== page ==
cadence weapon. break the internet
rollie pemberton is searching for a better world. he's not using google
I was jealous of Rollie Pemberton before I even knew he could rap. Back in the mid-aughts, Rollie was a 17 year-old guy writing for Pitchfork, putting together reviews of the kind of knotty rap music I was just starting to get into. Which is to say, Rollie was one of the people writing my Bible. His style stood out; it was weirder than most of Pitchfork’s content by then, while not exactly holding on to the website’s early indie jock type of writing. I don’t remember any of his reviews in particular – it takes some trickery to find them on the site these days – but I do remember feeling like he was capturing the sound and feel of whatever he was covering. Pitchfork disagreed, according to music journalism myth. They felt like his reviews were lacking clarity and stopped giving him assignments.
Maybe I wouldn’t remember any of this if it wasn’t for Cadence Weapon. Or maybe it’s the other way around. Maybe I only learned about Rollie’s rap project because I already knew him as a writer. Most likely, these things are intertwined. Shortly after his reviews stopped appearing regularly on Pitchfork, Rollie re-emerged as Cadence Weapon, releasing his debut album Breaking Kayfabe on Big Dada Records in 2005. While it would be unfair to call the record a journalist’s project, Rollie still seemed to care about the same things most music writers (and mostly music writers) associate with good music. He was merging genres. He was making weird sounds. He was being clever. He could also rap, though.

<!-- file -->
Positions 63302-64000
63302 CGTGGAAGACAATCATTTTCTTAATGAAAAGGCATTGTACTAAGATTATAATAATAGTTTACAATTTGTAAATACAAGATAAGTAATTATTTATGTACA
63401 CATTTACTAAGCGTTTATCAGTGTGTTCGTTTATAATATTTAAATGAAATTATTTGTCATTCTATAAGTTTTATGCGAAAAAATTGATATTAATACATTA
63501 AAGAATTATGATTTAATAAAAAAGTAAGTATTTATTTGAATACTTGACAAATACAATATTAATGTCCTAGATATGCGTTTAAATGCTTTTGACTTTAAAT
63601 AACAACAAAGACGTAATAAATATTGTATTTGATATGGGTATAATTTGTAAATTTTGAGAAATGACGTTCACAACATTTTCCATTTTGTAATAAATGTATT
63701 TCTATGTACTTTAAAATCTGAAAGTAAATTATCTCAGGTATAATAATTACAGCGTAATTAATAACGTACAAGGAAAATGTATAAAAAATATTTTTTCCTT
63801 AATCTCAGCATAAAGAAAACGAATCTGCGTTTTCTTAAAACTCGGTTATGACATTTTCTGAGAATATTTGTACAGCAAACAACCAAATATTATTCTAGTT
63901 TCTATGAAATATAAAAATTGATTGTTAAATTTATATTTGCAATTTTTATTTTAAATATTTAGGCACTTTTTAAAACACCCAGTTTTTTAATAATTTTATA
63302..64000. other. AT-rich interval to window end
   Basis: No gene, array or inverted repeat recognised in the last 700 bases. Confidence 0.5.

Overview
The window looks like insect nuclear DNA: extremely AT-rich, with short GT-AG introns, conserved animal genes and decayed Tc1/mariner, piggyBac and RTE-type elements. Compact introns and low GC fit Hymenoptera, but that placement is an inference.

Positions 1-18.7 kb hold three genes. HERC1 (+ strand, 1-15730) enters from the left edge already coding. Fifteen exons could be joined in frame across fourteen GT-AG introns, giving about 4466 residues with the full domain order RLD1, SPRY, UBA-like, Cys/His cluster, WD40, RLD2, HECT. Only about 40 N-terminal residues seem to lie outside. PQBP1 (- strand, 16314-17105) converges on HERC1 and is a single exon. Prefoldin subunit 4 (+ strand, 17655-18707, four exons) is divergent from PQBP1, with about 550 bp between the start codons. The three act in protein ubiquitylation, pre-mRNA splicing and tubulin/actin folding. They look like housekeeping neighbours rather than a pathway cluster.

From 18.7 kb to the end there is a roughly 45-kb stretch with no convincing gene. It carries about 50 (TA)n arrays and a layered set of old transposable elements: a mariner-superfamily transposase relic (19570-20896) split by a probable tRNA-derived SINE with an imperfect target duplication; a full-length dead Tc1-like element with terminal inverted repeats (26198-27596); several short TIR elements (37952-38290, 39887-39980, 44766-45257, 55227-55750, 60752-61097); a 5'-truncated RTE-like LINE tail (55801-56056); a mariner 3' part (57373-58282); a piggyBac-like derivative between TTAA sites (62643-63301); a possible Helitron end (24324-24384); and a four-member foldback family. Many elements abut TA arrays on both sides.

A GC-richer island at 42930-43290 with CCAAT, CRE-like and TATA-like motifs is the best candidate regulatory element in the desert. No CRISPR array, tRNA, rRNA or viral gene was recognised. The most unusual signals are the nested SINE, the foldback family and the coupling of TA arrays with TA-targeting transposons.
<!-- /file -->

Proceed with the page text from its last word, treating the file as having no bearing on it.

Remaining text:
Breaking Kayfabe was built on video game samples and other noise that sounded like video game samples. It reminded people of Antipop Consortium who, back then, were considered rap music for people who didn’t like rap music. 15 years ago, this was supposed to be a compliment, but it didn’t fit Cadence Weapon at all. Rollie was obviously a hip-hop nerd, a guy trying to push things forward while also acknowledging the art form’s history. Back in the 80s – once again according to music journalism myth – his dad had moved from New York to Edmonton and started a radio show, essentially introducing the city to rap music.
Cadence Weapon’s first album ended up receiving an 8.0 rating from Pitchfork. Take that for clarity. Rollie just kept going though. He released another record, Afterparty Babies, and became Edmonton’s poet laureate before even hitting his mid-20s. More albums followed, a collection of poetry, even some theatre work. More and more clearly, a personal style emerged; a style Rollie could build on, abandon or fuck around with. Sometimes, he would step away from the hyper-focused delivery and beat-making of his earliest songs, only to return to that approach with renewed energy. His lyrics grew more reflective, both of his surroundings and his role in Canadian underground rap. He’s always felt like an outlier to me, though, even in a scene of outsiders.